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SEPTEMBER

17 2013 »

Devils Lake 12-inch Perch at Record Levels!

Mark Bry with a Devils Lake Perch

Since surveys began, North Dakota fisheries biologists show Devils Lake populations of large perch at record levels.  Biologist Todd Caspers said, “Since our surveys began in 1992, we now have a record level of 12-inch and larger perch in the system, with most of those being right at a foot long or slightly bigger.”

Local angler Al Freidig fishes Devils Lake several times each week.  “This summer has been very good for perch; it should only get better this fall with cooling temperatures and it will be a bountiful winter,” he said.  Caspers echoed that sentiment, “Few people fish for perch in the fall, but those who do should do well.  I expect ice fishermen will have good luck with perch in a few months.”

To put the “record level” in perspective, Caspers said, “The numbers of 12-inch plus perch that we encountered in our survey this year are at the highest level that we have documented since our surveys began in 1992.”  The actual numbers show the current level of 12-inch plus perch to be three times the average – 2.5 per net compared to the long-time average of .75 per net.

Right behind the 12-inch perch is another important statistic: 10 to 12 inchers are about as abundant as normal right now.  Caspers said, “Surveys are designed to give us information about the relative sizes of fish populations and make reasonable comparisons.  Perch are doing pretty well right now.”

Freidig offered some tips for anglers, starting with where to go right now.  “The north end of Six Mile Bay in 14 to 30 feet of water has been my favorite spot for the past two years – all summer and fall,” he said.  Spinners with half a crawler or a 3-inch Gulp night crawler at 1.1 to 1.3 mph works best for Freidig.  He also pulls jointed Shad Raps and Salmo Hornets at 2.1 to 2.4 mph.

Devils Lake fisherman Clint Devier is a student of perch, and said, “I have always found that if there’s a good late summer and fall bite, it carries over into winter.  That’s what’s happening right now.”  He concentrates his perching in Six Mile bay, Black Tiger bay, near the Casino and in East Devils Lake.

His likes flooded trees with slip-bobbers and ice fishing tactics, but he doesn’t like losing so much tackle when big perch wrap him around branches.  “I really like the old shorelines in 24 to 28 feet of water, because it’s rocky and sandy, and perch live there,” he said.  “Best tactic is a bouncer and spinner with half a crawler.  The top hook goes in the nose, and the bottom hook must come out the back of the crawler.”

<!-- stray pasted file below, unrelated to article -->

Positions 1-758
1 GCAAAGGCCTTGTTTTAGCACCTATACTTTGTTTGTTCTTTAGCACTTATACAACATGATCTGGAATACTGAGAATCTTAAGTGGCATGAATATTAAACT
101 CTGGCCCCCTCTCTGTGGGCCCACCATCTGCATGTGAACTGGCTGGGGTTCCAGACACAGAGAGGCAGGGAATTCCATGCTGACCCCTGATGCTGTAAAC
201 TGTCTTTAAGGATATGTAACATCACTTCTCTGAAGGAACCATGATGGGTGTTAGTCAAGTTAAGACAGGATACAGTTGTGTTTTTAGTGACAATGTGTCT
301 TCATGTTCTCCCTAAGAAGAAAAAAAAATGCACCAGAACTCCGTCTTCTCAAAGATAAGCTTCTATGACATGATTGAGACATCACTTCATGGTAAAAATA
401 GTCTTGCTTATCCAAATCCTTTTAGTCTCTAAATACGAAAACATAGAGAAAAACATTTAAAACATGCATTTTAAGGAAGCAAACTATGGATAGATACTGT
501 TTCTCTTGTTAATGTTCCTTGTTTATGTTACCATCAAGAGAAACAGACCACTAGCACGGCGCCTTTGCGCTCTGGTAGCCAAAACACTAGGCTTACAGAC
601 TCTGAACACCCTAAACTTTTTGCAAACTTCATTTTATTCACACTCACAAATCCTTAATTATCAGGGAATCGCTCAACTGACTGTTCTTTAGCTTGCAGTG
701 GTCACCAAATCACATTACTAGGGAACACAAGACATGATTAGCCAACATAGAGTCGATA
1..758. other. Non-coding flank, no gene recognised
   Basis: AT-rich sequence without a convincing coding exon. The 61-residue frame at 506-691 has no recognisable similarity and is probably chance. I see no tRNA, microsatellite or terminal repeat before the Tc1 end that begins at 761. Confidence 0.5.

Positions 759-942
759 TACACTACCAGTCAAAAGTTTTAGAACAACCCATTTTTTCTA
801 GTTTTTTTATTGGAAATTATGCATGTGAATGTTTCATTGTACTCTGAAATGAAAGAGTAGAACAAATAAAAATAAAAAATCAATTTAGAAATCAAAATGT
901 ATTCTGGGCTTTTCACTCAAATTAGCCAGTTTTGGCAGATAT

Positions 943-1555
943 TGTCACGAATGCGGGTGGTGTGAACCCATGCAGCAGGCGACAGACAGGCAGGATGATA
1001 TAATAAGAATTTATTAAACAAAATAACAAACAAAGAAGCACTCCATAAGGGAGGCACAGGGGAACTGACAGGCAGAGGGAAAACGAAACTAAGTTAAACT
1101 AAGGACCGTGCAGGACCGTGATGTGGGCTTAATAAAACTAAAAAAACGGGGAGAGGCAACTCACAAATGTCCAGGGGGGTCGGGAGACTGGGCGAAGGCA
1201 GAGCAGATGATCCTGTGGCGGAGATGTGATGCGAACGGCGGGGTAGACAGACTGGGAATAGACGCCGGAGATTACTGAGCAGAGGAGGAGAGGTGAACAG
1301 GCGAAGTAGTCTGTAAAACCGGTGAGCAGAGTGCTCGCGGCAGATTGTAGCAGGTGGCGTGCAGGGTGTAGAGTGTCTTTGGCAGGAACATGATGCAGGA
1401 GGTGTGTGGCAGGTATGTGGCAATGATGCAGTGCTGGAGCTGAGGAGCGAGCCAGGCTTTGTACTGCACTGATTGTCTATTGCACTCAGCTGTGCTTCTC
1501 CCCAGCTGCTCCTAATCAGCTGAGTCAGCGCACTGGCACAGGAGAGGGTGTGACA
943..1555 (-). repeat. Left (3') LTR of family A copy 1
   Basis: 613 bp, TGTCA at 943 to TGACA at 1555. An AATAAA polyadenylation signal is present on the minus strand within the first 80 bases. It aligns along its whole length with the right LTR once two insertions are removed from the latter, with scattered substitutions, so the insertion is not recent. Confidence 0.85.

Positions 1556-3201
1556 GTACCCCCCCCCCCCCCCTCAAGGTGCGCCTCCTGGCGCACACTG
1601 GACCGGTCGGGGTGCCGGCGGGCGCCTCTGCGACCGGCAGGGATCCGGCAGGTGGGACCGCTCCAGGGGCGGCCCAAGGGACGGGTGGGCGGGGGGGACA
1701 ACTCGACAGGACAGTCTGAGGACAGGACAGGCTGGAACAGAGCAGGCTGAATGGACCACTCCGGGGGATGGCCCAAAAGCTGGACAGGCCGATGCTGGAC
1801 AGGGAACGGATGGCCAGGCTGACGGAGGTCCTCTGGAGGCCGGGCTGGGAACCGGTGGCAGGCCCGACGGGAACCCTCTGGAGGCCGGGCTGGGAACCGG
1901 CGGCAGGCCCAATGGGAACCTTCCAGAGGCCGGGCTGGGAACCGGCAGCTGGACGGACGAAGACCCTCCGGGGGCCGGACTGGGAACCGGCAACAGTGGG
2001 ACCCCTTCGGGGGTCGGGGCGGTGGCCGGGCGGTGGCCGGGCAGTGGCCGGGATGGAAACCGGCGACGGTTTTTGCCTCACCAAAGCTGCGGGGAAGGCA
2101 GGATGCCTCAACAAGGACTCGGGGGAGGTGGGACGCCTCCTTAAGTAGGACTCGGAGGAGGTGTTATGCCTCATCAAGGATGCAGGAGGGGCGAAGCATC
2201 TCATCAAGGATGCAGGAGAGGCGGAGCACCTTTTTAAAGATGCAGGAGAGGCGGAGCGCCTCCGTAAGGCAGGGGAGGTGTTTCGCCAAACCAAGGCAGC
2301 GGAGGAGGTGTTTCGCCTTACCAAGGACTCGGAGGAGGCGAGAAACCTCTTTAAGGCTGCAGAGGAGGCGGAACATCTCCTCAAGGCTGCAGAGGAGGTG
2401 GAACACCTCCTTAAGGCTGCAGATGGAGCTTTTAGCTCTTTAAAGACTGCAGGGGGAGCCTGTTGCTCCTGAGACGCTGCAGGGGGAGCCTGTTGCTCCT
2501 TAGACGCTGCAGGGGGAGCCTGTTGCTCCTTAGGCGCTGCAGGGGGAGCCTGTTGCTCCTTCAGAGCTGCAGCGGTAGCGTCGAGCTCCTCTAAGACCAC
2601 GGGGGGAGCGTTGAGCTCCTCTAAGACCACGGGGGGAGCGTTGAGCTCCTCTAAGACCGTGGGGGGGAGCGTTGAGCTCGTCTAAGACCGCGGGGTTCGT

Devier has tested every spinner on the market and said, “The blade that outfishes them all is the Northland Baitfish harness with a rainbow blade.”  His next two favorite colors are gold and firetiger.  He continued, “This summer, we’ve been catching the nice 12 to 13 inchers, some just a bit smaller and then bunches of 8 and 9 inch fish.  Here, we’re kinda spoiled and keep only what we can eat of the solid football-sized perch.”   He added, “All the walleyes guys and duck hunters who get in some fall fishing should give open-water perch a try.  If they can’t, come back this winter.  It’ll be like the good old days.”

A map of the nine convenient public concrete ramps is featured on devilslakend.com.  One of the most modern fish-cleaning stations in the country is located south of Ed’s Bait Shop on Hwy 20 (south of the City of Devils Lake).  The 20 x 32 station is free-of-charge to anglers, and features two grinders, a clean-up sink, regular and handicapped bathrooms.  It can handle 15 anglers at once, and is open 12 months of the year, as is the Devils Lake fishing season.

Devils Lake fishing guides target perch, walleyes, white bass and pike.  To contact guides and for the latest lake conditions, fishing reports, lodging, activities, restaurants, tournament news and resorts, check www.devilslakend.com, or call 701-662-4903.

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